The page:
HHS Standing Committee Newsletter | April 21 Edition

4/21/2021

HHS Newsletter

From Congress

House Hearing on Substance Use in America | April 14, 2021 

The House Subcommittee on Health of the Committee on Energy and Commerce heard from senior White House officials, advocacy organizations, medical school experts, state’s attorney and emergency department directors, on how substance use and misuse has been impacted by the pandemic and highlighted ongoing issues. The committee also marked up several substance use and misuse bills.   

Hearing Held on COVID-19 in Native Communities | April 15, 2021 

The Senate Committee on Indian Affairs held a hearing on the COVID-19 response in native communities and native health-care systems. Speakers from the Indian Health Service, the National Indian Health Board, the National Council of Urban Indian Health and the executive director of the Papa Ola Lokahi nation spoke on the challenges communities have faced and the health services needed going beyond the pandemic.   

House Ways and Means Holds Hearing on Paid Leave, Child Care and An Economy that Failed Women | April 21, 2021 

House Ways and Means will hold a hearing this week to examine the impacts of paid leave and child care on women in the workforce. This comes after the Biden administration announced their proposal for the American Jobs Plan, which includes a significant amount of funding to help bolster child care infrastructure citing that, the past year has “eroded more than 30 years of progress in women’s labor force participation” in part due to child care shortages.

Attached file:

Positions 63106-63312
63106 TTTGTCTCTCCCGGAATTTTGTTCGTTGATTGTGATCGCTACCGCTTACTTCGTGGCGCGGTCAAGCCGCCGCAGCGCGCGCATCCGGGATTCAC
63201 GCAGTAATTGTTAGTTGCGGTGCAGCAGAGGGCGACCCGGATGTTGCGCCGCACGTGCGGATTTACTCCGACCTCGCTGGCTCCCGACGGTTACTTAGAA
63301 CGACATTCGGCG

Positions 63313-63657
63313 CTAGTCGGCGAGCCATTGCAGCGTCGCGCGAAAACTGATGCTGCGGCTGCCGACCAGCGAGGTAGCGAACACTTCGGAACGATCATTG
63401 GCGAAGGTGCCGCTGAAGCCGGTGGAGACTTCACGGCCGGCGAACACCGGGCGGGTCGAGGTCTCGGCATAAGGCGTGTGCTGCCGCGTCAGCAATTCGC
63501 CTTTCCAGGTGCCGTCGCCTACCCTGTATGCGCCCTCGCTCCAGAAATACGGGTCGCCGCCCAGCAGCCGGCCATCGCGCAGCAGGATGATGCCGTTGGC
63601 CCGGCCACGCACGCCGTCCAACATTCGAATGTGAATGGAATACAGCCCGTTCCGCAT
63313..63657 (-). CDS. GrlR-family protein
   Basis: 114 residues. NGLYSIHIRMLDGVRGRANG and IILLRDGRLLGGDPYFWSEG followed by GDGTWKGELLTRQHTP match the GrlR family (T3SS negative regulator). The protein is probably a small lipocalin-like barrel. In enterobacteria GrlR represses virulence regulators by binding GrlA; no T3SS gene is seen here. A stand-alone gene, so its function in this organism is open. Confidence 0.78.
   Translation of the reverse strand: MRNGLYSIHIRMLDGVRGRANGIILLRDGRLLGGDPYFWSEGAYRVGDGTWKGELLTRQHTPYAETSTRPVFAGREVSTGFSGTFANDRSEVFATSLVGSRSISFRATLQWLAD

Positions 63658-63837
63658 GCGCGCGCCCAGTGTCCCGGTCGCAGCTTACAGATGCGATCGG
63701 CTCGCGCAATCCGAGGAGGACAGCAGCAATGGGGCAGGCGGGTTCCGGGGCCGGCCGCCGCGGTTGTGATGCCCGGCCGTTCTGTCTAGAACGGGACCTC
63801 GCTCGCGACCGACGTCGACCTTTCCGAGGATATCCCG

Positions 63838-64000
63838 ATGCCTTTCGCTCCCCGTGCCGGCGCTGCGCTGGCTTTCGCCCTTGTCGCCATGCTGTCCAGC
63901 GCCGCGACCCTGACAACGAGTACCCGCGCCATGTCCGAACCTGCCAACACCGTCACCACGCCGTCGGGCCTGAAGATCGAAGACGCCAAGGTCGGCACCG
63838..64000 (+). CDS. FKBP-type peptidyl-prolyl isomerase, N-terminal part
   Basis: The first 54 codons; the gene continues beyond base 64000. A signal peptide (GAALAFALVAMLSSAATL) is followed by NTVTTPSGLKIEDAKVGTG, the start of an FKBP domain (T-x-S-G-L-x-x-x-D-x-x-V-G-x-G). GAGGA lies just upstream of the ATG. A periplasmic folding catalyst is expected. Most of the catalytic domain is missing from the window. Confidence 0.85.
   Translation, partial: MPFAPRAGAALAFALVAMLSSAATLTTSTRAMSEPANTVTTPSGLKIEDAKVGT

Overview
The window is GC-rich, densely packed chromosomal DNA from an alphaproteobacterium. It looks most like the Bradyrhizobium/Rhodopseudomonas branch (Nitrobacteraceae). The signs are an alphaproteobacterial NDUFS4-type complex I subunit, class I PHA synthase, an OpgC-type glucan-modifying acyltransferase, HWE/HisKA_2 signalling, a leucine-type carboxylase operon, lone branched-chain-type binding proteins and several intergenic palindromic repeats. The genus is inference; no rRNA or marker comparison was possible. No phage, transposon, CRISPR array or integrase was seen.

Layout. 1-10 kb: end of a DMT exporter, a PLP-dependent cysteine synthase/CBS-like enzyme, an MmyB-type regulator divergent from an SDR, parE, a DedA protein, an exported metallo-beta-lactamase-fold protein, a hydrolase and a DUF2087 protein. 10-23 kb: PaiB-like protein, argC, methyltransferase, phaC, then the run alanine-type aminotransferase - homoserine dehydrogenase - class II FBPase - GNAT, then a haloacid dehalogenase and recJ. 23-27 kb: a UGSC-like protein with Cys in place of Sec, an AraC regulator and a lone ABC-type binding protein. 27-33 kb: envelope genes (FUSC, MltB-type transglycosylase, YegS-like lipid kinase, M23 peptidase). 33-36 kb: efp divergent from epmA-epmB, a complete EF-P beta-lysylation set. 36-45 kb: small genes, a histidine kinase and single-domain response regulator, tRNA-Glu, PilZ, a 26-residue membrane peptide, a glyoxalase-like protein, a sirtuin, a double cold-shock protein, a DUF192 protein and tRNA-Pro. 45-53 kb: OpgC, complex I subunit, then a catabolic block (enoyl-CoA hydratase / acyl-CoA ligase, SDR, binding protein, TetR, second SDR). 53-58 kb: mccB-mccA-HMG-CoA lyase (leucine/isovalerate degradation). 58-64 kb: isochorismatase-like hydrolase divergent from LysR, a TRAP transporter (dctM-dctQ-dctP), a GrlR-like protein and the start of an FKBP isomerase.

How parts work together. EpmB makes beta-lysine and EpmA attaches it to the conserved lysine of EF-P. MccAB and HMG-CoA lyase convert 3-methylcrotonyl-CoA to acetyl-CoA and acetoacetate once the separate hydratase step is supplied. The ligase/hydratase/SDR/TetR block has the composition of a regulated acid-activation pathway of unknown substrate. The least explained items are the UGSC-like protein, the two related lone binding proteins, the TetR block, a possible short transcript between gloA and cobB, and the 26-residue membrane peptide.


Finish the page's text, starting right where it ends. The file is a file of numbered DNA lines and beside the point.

House Passes Legislation to Address Violence in Healthcare and Social Services Workplaces | April 16, 2021  

The legislation, HR 1195, seeks to address workplace violence in health care, social services and other sectors and would require the Occupational Safety and Health Administration to issue a rule requiring health care and social services employers to implement violence prevention plans.  

From the Administration

April is National Child Abuse Prevention Month | April 2021 

April is National Child Abuse Prevention Month and seeks to bring awareness to child abuse prevention and the importance of families and communities working together to prevent child abuse and neglect. As a part of this Department of Health and Human Services (HHS) released their 2021/2022 Prevention Resources Guide.  

National Minority Health Month | April 2021 

April is National Minority Health Month with this year focusing on the impact COVID-19 is having on racial and ethnic minority, and American Indian and Alaska Native communities. There is also a #VaccineReady campaign that is being launched with the month as well. More information on the #VaccineReady campaign can be accessed here

HHS Releases Coronavirus Aid, Relief and Economic Security (CARES Act) Provider Relief Fund General Distribution FAQ | April 1, 2021 

The CARES Act was one of the first COVID-19 relief packages that passed Congress in April 2020. This FAQ provides additional information on the Provider Relief Funds that were appropriated through this legislative relief package.